The city's Independent Police Review has released its investigation of the Portland Police Bureau's handling of local hip-hop shows—and finds that city regulators, police officers and state liquor officials don't have a "unified policy" in dealing with concerts. 

The review was sparked by a March incident where Portland-based rapper Illmaculate stormed out of his own show at the Blue Monk in protest of heavy police presence. The report says tensions between police and hip-hop artists have been amplified by a "lack of transparency" by the city about how venue inspections are conducted. "One way to move the conversation beyond conflicting narratives of whether police are present at hip-hop events more often than other types of music events," the review says, "is for there to [be] better documentation by PPB of the walk-throughs it does conduct."

Interviews were conducted with over 30 local hip-hop artists (including Cool Nutz, Glenn Waco, Illmaculate and Rasheed Jamal),  promoters, police officers and other city officials. The report details the Blue Monk incident, as well as similar instances of police scrutiny that occurred at Kelly's Olympian and PDX Pop Now. Though it does not conclude that rap shows are targeted more than other concerts, the review writes that "[t]he belief in the hip-hop community that … events perceived to have a significant percentage of black patrons are subject to closer scrutiny … than other types of music events is one that should greatly concern City officials."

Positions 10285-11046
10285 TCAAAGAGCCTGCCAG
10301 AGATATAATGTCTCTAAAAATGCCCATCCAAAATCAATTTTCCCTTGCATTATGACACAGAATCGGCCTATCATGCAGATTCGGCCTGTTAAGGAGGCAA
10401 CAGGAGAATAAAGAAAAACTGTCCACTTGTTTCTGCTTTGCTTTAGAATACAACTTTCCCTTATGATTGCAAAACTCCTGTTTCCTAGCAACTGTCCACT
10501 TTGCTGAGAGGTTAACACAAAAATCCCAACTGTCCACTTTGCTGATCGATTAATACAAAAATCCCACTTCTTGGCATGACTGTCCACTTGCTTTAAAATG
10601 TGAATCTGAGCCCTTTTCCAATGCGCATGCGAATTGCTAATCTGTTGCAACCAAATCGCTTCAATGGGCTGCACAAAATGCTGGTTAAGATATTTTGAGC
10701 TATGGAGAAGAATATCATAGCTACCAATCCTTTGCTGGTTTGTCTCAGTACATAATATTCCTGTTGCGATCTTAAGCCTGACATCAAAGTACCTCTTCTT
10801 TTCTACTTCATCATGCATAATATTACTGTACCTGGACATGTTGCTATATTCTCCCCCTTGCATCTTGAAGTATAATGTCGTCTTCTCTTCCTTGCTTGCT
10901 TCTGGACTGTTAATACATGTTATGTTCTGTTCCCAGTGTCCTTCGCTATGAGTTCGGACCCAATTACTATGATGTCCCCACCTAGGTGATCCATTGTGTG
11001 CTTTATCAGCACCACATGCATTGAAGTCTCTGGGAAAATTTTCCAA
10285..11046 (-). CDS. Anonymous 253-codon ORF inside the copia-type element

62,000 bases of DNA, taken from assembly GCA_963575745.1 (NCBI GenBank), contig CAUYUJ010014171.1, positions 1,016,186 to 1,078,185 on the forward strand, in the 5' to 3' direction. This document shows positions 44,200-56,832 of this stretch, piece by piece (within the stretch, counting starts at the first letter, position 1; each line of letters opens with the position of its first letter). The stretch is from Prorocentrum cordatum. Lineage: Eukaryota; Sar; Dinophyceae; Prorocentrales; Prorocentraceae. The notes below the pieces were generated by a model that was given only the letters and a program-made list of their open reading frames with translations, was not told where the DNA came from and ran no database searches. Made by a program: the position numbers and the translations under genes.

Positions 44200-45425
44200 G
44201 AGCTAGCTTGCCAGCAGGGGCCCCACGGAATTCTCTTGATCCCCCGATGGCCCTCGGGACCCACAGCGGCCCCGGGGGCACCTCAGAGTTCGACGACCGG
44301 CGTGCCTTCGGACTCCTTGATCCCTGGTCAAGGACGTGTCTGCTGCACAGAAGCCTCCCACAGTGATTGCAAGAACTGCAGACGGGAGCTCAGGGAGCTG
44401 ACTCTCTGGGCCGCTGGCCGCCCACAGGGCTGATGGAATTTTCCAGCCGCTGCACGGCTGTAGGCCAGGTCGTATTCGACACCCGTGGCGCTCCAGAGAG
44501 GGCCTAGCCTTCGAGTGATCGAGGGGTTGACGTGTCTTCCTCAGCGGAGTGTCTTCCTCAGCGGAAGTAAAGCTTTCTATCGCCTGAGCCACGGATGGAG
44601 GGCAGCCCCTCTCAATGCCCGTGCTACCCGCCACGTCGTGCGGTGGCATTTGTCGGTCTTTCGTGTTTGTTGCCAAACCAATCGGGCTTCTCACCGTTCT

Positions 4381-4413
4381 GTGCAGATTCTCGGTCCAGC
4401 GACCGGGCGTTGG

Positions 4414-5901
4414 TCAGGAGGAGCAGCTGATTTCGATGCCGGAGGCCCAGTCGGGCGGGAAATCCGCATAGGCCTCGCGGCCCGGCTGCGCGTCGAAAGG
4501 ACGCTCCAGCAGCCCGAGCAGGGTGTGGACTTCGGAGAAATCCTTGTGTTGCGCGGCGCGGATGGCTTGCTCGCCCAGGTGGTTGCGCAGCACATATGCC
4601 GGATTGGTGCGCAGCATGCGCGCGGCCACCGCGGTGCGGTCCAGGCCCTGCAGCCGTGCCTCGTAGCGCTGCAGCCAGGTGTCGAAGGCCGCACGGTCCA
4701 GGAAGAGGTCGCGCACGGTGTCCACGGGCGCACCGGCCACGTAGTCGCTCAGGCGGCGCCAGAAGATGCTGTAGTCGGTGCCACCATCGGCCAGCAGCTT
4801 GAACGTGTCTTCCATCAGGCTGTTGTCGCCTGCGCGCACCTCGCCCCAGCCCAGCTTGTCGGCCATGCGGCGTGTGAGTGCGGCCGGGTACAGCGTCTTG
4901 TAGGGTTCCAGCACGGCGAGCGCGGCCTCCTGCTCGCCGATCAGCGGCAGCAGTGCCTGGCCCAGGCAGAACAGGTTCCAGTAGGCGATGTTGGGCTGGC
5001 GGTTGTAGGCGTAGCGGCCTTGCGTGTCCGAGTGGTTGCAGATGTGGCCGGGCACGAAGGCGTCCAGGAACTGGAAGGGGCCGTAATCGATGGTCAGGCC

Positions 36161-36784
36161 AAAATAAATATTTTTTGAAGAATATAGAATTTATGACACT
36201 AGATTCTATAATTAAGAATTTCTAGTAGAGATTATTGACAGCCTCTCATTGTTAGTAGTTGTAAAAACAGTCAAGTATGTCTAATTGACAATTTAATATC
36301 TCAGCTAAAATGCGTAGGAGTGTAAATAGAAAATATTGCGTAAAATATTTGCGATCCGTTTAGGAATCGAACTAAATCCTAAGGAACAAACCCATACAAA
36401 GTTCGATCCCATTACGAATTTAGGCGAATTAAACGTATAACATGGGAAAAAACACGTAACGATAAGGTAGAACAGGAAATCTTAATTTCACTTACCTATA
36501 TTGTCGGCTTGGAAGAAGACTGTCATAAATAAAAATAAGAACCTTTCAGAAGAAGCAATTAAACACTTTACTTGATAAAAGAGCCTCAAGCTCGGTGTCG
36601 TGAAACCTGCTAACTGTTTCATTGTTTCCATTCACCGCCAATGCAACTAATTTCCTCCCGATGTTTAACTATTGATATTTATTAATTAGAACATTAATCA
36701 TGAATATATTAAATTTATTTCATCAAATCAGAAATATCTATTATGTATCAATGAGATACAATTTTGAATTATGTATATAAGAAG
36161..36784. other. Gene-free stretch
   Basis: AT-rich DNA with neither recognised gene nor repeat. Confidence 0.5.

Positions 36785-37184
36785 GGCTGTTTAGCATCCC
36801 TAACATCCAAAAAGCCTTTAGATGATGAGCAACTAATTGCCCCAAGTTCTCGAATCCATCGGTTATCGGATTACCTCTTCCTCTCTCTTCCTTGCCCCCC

Five general recommendations are made to increase transparency in regard to venue inspections:  

  1. A checklist of the City's expectations for "late night entertainment venues" should be readily available to promoters and club owners. The review cites an online "nightlife handbook" authored by Seattle's Office of Film and Music as a possible model.
  2. Police should develop a standard operating procedure for how it conducts walk-throughs. There are "no written policies or procedures" for how officers determine whether a situation at a club requires a walk-through or not.
  3. Walk-throughs should be tracked and made available to the public. There is a concern, the report finds, that not all inspections are reported back to dispatch. 
  4. The City should maintain an extended dialogue with members of the hip-hop community. 
  5. Fire Bureau inspections should also be tracked and made public, "[a]s there is very little information publicly available about the venues that the fire inspector visits," leading to the widely held perception "that hip-hop shows are subject to more fire inspections than other types of music events."
The full report can be read here.